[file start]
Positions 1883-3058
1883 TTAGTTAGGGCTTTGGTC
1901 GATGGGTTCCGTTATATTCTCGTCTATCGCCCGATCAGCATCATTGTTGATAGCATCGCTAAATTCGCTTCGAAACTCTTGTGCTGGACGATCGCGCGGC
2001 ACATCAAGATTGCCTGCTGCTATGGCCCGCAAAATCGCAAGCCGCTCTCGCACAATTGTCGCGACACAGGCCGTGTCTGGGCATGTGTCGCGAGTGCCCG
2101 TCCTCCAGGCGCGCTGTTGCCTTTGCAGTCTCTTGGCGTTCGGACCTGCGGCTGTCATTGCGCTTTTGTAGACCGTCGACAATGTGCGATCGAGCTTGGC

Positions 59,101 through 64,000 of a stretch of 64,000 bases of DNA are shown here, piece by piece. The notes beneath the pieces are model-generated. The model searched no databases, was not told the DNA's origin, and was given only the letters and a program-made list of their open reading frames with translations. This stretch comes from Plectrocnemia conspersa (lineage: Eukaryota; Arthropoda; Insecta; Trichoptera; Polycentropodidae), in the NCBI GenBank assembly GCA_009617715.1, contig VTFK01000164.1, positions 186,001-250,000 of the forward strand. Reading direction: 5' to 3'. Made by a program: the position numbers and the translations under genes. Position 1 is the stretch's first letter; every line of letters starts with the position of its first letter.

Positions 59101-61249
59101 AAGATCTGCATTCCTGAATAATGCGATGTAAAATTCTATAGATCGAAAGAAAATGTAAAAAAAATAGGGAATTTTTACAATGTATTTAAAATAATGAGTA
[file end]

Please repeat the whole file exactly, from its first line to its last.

Positions 1883-3058
1883 TTAGTTAGGGCTTTGGTC
1901 GATGGGTTCCGTTATATTCTCGTCTATCGCCCGATCAGCATCATTGTTGATAGCATCGCTAAATTCGCTTCGAAACTCTTGTGCTGGACGATCGCGCGGC
2001 ACATCAAGATTGCCTGCTGCTATGGCCCGCAAAATCGCAAGCCGCTCTCGCACAATTGTCGCGACACAGGCCGTGTCTGGGCATGTGTCGCGAGTGCCCG
2101 TCCTCCAGGCGCGCTGTTGCCTTTGCAGTCTCTTGGCGTTCGGACCTGCGGCTGTCATTGCGCTTTTGTAGACCGTCGACAATGTGCGATCGAGCTTGGC

Positions 59,101 through 64,000 of a stretch of 64,000 bases of DNA are shown here, piece by piece. The notes beneath the pieces are model-generated. The model searched no databases, was not told the DNA's origin, and was given only the letters and a program-made list of their open reading frames with translations. This stretch comes from Plectrocnemia conspersa (lineage: Eukaryota; Arthropoda; Insecta; Trichoptera; Polycentropodidae), in the NCBI GenBank assembly GCA_009617715.1, contig VTFK01000164.1, positions 186,001-250,000 of the forward strand. Reading direction: 5' to 3'. Made by a program: the position numbers and the translations under genes. Position 1 is the stretch's first letter; every line of letters starts with the position of its first letter.

Positions 59101-61249
59101 AAGATCTGCATTCCTGAATAATGCGATGTAAAATTCTATAGATCGAAAGAAAATGTAAAAAAAATAGGGAATTTTTACAATGTATTTAAAATAATGAGTA